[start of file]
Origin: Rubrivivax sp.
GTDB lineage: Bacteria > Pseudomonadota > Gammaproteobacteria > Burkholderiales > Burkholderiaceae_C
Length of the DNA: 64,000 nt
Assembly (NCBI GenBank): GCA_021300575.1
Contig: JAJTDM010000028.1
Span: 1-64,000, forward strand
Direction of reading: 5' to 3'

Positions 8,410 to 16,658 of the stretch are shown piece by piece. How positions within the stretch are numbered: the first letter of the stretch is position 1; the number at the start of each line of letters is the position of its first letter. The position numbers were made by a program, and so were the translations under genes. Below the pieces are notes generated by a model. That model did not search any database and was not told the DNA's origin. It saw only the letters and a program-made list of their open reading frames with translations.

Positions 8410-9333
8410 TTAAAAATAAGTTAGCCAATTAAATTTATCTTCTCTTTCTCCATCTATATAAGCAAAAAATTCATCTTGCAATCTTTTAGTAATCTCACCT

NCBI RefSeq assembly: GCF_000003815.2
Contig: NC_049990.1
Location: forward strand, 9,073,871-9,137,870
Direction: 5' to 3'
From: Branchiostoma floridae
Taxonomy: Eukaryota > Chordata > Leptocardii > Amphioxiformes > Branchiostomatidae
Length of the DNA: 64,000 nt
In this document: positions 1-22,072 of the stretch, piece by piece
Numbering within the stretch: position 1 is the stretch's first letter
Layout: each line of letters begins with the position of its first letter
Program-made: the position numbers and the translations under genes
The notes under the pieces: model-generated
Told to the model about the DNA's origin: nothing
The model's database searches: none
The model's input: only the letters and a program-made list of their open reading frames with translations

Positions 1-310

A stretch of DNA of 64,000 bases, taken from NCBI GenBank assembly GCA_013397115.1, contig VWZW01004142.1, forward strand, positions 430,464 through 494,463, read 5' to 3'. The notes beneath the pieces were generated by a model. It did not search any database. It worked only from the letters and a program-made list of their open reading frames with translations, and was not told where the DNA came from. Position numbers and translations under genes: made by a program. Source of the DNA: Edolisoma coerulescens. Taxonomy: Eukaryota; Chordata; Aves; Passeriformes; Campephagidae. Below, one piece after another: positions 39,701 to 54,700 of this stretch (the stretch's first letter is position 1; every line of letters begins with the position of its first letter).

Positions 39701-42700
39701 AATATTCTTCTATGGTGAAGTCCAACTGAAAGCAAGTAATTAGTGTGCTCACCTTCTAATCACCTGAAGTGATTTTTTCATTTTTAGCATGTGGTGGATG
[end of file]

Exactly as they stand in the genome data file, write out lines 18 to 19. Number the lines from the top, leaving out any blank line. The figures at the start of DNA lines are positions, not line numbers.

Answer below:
In this document: positions 1-22,072 of the stretch, piece by piece
Numbering within the stretch: position 1 is the stretch's first letter